PricewaterhouseCoopers says in a recent report that the wireless industry is poised to do away with antiquated technologies, or at least scale back. Ironically, one of the lagging areas is the old-fashioned practice of actually calling somebody and speaking to them.

"The report finds the continuing trend of declining mobile voice usage as subscribers consume more data services. The average minutes of use per postpaid subscriber decreased from 720 per month in the previous survey to 673 per month in the 2012 survey," PwC says.

It finds that eight of 12 carriers it polled have plans for, or are currently in the process of, decommissioning network assets. "Driven by the complexity and cost of maintaining multiple technologies, more carriers are preparing to decommission their older networks as more subscribers continue to upgrade more quickly to new devices," says Shara Slattery, PwC partner.

Back in the banking industry, Oracle gushes about "enabling transformation of retail banking" through its highly touted Oracle Banking Platform. It does make the cogent point that "modern banking requires modern systems," and points out several problems that probably sound familiar:

 The inability to deliver a consistent cross-channel customer experience because of different channels being implemented with little commonality in architecture and design.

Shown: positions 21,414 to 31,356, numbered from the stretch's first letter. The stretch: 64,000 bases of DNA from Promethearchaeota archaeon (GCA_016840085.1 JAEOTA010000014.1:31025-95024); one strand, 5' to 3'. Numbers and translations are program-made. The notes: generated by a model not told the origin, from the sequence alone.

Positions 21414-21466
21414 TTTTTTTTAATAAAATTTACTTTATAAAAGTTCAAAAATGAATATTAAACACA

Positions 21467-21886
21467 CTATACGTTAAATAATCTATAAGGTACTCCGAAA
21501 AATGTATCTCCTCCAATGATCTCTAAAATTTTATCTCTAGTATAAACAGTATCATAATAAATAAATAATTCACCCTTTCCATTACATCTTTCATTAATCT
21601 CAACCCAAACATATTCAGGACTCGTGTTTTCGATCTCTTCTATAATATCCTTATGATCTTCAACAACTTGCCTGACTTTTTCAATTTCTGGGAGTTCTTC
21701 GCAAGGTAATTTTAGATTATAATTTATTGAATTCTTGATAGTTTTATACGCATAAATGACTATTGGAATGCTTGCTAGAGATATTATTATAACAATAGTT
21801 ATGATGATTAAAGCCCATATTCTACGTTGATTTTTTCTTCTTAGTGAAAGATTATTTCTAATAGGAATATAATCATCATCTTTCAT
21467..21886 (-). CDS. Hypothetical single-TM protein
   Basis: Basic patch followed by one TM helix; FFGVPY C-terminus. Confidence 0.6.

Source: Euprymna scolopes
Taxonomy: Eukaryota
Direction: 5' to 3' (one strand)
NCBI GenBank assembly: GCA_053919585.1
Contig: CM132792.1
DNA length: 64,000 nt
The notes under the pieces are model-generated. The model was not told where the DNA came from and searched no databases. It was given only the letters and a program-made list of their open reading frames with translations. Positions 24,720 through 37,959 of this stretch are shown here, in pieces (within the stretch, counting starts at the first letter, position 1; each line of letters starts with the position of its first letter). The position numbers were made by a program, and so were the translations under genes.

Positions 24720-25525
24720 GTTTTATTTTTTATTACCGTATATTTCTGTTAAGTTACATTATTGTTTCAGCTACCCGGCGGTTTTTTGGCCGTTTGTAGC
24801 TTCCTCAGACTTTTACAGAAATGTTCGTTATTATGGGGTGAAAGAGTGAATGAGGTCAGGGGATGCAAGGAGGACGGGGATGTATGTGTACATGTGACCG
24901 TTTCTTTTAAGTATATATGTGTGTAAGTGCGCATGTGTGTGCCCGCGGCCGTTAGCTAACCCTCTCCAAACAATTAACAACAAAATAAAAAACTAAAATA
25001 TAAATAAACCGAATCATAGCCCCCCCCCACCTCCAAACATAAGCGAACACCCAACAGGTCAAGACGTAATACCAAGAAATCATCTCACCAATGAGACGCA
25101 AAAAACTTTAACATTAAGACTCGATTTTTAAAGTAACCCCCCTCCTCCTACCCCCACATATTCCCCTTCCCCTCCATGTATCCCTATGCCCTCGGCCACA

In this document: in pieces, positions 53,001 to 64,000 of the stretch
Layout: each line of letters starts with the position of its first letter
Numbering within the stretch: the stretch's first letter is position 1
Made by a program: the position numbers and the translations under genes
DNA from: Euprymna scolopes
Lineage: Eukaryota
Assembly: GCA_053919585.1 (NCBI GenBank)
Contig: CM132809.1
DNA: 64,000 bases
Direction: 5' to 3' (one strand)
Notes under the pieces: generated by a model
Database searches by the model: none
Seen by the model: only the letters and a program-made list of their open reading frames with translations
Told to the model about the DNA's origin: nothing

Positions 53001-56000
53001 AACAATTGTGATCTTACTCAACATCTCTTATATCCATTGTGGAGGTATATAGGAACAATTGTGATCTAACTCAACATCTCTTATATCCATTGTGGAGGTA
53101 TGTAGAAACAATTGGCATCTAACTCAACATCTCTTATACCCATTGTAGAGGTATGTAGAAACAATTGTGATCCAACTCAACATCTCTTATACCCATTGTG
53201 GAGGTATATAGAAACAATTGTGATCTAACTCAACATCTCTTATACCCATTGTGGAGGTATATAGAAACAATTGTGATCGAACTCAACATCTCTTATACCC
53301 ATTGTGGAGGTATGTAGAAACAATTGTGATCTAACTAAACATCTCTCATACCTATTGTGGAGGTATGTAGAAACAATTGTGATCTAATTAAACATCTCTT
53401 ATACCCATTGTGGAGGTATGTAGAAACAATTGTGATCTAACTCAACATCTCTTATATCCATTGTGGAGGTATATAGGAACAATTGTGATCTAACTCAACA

Protracted cycle times for implementation of new capabilities that affect new channel capability, new product development, or innovation in general.

Limited or no practical upgrade paths for heavily customized vendor solutions and in-house developed legacy banking platforms.

It's all true, but these are headaches for the C-suite. When the phone in one's pocket and the nicely broken-in laptop or desktop are retired, everybody has headaches.

It's not just inconvenience, either.

A company called Shred-It-which has a vested interest in this-warns about the security issues involved in getting rid of old hard drives and electronic devices.

"Fifty-four percent of American businesses think that erasing, wiping, reformatting, or degaussing old electronic devices is enough to protect their confidential information from being retrieved. Unfortunately, this is not the case. The most effective way to permanently destroy all information is to crush the hard drive or electronic media device," it says.